Business interruption (BI) losses are likely to increase in the oil and gas sector over the next decade, unless greater consideration is given to how an event could affect supply chains that are more integrated, interdependent, and streamlined, says a new report from Marsh.
Since 2014, the oil and gas sector has felt pressures from a sustained lower oil price environment, with state-sponsored feedstock subsidies being swiftly eradicated, even as shareholders demanded more efficient returns on existing capital deployed.
In this increasingly competitive environment, industry players are seeking new ways to save costs. Integration and consolidation is becoming a key development in driving optimisation and increasing business profitability, said the “Rethinking Business Interruption Risks in an Optimized Oil and Gas Industry” report.
However, these actions will introduce a new level of challenging contingent business interruption (CBI) exposures, as redundancy is rationalised and operators become less resilient to respond and mitigate unplanned losses.
Risk exposures in energy and power operations are some of most challenging to identify, assess, and manage, noted Marsh. These manufacturing complexities are continually evolving as the industry develops new ways to remain competitive, while adapting to mandatory regulatory changes. It expects operator complexity will grow, as new optimisation work processes drive integrated value across entire supply chains, delivering new co-optimised production clusters that will aim to maximise general interest profitability.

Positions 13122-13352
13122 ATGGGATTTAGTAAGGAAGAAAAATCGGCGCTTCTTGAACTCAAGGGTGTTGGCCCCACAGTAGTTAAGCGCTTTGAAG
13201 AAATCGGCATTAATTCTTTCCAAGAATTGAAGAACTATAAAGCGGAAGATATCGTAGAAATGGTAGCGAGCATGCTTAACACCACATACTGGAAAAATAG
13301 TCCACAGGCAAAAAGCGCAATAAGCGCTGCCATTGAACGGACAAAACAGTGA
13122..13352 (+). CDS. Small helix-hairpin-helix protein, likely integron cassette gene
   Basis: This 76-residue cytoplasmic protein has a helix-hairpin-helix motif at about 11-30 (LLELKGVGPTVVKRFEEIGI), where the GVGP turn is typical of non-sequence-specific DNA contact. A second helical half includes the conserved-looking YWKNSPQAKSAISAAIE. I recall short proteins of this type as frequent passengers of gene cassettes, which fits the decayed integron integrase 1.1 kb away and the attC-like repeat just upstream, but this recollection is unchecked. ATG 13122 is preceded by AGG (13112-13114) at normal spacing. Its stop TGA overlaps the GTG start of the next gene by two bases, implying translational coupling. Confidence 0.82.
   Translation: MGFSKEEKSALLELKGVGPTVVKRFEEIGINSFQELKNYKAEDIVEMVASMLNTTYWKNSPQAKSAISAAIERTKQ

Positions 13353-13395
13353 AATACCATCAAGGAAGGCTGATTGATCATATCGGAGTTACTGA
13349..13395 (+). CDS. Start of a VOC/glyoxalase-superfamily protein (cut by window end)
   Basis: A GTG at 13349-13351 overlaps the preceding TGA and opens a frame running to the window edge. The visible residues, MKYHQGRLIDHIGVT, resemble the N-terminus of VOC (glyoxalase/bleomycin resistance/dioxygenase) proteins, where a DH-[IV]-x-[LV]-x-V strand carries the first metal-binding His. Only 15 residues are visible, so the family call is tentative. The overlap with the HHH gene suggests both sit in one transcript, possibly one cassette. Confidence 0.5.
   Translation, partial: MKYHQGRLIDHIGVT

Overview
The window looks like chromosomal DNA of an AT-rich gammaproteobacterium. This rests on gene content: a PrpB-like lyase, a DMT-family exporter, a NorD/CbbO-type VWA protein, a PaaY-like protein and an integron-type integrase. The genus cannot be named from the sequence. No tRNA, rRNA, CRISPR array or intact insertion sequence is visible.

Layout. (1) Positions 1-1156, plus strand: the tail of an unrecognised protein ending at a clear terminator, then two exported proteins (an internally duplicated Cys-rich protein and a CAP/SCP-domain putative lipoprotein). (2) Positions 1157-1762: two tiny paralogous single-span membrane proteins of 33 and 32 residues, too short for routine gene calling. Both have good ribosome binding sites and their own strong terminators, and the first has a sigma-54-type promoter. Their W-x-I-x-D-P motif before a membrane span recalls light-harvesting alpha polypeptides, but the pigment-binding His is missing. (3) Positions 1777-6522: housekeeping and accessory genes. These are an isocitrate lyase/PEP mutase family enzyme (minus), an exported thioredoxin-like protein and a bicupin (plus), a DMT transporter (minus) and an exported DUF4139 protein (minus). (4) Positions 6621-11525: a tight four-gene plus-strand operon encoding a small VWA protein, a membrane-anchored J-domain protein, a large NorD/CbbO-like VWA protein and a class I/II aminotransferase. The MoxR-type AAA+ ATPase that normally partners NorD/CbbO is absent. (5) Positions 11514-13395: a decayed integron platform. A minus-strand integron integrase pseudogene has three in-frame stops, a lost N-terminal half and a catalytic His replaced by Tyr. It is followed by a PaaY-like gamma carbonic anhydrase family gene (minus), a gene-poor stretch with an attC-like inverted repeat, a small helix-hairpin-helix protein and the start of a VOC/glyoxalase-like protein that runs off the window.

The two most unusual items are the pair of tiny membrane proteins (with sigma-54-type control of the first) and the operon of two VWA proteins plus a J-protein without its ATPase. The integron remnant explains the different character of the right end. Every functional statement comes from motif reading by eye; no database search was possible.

The commercial changes between affiliates will drive the industry understanding of business interruption to the next level. It is therefore essential that the insurance industry adapts to recognise these changes and deliver policies that accurately reflect these evolving business risk exposures.
The stress testing of policy wordings, against a range of credible loss scenarios, is one method to ensure the policy mechanism responds appropriately alongside the new business commercial structures, said the report.
Conducting business interruption reviews for industrial complexes benefits both risk managers and insurance markets. Independent experts can quantify operational resilience, critical nodes, and supply chain interdependency. This promotes internal risk management processes and helps in marketing risks to underwriters for insurance placement purposes.
The full report can be read here.